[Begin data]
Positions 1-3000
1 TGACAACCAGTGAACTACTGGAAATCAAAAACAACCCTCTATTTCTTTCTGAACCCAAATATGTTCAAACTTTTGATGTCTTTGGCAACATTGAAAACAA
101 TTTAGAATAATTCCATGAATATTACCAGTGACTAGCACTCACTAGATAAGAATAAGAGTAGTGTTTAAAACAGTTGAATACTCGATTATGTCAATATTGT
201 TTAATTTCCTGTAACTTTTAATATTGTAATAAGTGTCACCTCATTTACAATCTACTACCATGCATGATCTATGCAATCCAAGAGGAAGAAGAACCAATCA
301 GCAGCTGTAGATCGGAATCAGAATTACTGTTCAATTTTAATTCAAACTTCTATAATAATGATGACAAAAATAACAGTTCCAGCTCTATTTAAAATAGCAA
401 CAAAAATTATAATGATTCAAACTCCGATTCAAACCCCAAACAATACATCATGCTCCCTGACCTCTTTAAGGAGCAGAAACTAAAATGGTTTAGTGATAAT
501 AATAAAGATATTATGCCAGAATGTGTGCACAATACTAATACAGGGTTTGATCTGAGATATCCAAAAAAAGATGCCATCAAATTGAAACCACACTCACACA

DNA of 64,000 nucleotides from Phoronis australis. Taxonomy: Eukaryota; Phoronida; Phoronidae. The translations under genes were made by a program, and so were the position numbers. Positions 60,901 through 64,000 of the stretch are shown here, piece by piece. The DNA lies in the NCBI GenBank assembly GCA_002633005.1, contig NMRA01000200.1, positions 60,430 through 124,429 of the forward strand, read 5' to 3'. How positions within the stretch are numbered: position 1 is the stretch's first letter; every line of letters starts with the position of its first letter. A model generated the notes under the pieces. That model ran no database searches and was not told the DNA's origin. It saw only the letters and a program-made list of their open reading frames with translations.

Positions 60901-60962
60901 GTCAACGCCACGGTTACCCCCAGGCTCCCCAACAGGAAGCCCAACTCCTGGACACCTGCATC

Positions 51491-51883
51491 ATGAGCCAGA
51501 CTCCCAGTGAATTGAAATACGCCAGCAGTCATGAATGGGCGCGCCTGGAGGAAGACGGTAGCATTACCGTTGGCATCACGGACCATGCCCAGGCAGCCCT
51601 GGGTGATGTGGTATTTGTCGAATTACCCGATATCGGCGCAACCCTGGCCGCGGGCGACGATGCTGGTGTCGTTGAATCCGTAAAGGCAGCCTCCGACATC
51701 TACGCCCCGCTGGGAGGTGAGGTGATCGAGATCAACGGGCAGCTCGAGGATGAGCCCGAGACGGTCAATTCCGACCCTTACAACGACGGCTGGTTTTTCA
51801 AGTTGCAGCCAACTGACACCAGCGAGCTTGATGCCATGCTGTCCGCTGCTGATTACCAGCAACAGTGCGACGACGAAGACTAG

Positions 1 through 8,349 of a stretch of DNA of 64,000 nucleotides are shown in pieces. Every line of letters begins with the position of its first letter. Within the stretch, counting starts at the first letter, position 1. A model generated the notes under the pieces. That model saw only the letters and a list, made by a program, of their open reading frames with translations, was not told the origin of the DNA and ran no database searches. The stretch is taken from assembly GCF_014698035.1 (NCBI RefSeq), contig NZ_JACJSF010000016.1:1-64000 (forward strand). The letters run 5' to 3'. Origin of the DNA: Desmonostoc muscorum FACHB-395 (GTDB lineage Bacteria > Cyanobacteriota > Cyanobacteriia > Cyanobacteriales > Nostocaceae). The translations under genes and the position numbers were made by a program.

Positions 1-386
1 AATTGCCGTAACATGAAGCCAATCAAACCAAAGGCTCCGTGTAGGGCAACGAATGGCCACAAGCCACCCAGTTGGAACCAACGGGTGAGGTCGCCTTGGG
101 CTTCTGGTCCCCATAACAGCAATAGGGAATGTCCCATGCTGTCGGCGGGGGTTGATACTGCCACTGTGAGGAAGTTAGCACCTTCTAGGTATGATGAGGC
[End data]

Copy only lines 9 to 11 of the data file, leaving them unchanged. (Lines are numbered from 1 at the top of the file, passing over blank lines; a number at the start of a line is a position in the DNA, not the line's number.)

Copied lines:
Positions 60901-60962
60901 GTCAACGCCACGGTTACCCCCAGGCTCCCCAACAGGAAGCCCAACTCCTGGACACCTGCATC

Positions 51491-51883